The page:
Newly released “Green Book” and “Open Wide Our Hearts” place U.S. Racism Front and Center

By Br. Steve Herro, O. Praem.

“You have formed us for Yourself, O Lord, and our hearts are restless until they rest in You.” —St. Augustine | Confessions 1.1

What do Universal Pictures and the United States Conference of Catholic Bishops (USCCB) have in common? Both rolled out a major production on racism and U.S. race relations in November: “Green Book” and Open Wide Our Hearts: The Enduring Call to Love, respectively. Producers describe the movie as follows:

When Tony Lip (Mortensen), a bouncer from an Italian-American neighborhood in the Bronx, is hired to drive Dr. Don Shirley (Ali), a world-class Black pianist, on a concert tour from Manhattan to the Deep South, they must rely on “The Green Book” to guide them to the few establishments that were then safe for African-Americans. Confronted with racism, danger as well as unexpected humanity and humor—they are forced to set aside differences to survive and thrive on the journey of a lifetime.

In the beginning of their pastoral letter, the bishops write why the production of Open Wide Our Hearts was necessary today:

Racism comes in many forms. It can be seen in deliberate, sinful acts. In recent times, we have seen bold expressions of racism by groups as well as individuals. The re-appearance of symbols of hatred, such as nooses and swastikas in public spaces, is a tragic indicator of rising racial and ethnic animus. All too often, Hispanics and African Americans, for example, face discrimination in hiring, housing, educational opportunities, and incarceration. Racial profiling frequently targets Hispanics for selective immigration enforcement practices, and African Americans, for suspected criminal activity. There is also the growing fear and harassment of persons from majority Muslim countries. Extreme nationalist ideologies are feeding the American public discourse with xenophobic rhetoric that instigates fear against foreigners, immigrants, and refugees. Finally, too often racism comes in the form of the sin of omission, when individuals, communities, and even churches remain silent and fail to act against racial injustice when it is encountered.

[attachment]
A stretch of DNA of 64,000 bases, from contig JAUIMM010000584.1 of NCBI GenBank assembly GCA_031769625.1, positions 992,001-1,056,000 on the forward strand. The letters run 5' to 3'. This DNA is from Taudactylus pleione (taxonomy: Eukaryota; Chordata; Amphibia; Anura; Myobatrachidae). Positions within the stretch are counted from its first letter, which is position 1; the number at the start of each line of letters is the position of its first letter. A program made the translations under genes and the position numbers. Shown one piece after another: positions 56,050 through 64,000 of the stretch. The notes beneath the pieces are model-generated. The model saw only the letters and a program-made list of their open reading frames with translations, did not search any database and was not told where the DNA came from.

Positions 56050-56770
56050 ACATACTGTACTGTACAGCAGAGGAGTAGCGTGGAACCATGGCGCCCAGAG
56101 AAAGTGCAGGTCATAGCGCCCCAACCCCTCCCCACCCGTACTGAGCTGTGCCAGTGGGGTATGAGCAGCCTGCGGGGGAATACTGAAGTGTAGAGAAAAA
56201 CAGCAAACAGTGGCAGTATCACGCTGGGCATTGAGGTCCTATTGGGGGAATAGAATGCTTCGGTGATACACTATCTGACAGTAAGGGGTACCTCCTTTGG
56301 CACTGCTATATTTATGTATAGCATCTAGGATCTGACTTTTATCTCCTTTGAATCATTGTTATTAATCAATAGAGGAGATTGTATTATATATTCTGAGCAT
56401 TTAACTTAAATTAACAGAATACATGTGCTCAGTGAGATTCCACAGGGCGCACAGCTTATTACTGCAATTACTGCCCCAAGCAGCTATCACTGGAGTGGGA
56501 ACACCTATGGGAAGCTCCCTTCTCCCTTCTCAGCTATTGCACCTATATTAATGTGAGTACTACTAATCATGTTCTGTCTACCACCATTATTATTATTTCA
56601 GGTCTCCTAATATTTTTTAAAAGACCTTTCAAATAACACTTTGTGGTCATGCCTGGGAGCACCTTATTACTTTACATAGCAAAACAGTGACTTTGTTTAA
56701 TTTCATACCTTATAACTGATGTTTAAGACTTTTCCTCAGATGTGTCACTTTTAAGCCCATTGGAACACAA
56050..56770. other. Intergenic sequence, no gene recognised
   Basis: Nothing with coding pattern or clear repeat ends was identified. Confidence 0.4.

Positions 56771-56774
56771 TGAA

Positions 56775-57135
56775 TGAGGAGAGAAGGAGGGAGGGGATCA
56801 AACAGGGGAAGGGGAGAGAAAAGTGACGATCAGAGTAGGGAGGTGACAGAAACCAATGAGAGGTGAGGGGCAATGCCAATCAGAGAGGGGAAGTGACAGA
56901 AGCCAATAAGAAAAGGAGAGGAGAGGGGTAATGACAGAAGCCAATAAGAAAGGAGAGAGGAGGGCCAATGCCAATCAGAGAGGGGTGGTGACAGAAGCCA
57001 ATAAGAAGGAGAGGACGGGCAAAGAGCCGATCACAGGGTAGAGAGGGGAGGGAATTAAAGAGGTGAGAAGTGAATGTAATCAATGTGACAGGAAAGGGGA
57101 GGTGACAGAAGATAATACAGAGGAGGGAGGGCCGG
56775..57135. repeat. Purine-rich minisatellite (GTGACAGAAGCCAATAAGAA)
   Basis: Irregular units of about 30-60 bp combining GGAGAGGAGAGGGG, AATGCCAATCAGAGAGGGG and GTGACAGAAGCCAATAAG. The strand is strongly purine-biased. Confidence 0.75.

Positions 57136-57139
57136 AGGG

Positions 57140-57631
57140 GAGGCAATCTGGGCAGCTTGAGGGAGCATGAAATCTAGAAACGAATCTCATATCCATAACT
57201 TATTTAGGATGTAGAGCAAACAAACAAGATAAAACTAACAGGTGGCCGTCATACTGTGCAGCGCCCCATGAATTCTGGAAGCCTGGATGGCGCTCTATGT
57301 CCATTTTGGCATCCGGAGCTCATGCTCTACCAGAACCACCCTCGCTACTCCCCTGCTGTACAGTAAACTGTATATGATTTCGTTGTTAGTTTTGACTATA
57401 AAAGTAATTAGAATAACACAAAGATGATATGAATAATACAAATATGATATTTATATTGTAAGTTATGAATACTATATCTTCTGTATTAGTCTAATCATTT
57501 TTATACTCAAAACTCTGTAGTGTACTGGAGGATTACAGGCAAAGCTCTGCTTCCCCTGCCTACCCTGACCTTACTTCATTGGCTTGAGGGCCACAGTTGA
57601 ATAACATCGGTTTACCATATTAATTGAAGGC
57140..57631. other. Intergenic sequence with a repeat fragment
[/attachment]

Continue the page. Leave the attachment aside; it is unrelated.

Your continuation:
After viewing the former this afternoon, I understand why many see it as a 2019 Oscar candidate; it already has vaulted to one of my favorite Christmas movies. If you are looking for an informative interview/review try “ ‘Green Book’ Is About Race – And Also Friendship, Class And Masculinity” (National Public Radio, November 23, 2018).

Hollywood producers and the teaching offices of our faith traditions can continue to publish, preach, and teach to offset racism and prejudice in our history and current society, but whether the silver screen or the pulpit is more formative in our world view, the message must filter beyond the walls of movie theatres and our churches, synagogues, temples, and mosques. As one commentator noted about “Green Book”: don’t fool yourself to think that you are not a racist simply because you paid to see this movie.

In a similar vein, I reminded a friend who accompanied me to the movie that the election of the first U.S. president of color did not denote the end of racism in our country. We might also ask ourselves questions such as:

  • “Are our schools accurately portraying American Jim Crow of the 20th century?”
  • “What unfair stereotypes do we hold in regard to masculinity and lower ethnic class Americans?”
  • “Do we unjustly pigeonhole men and women who are artistically inclined?”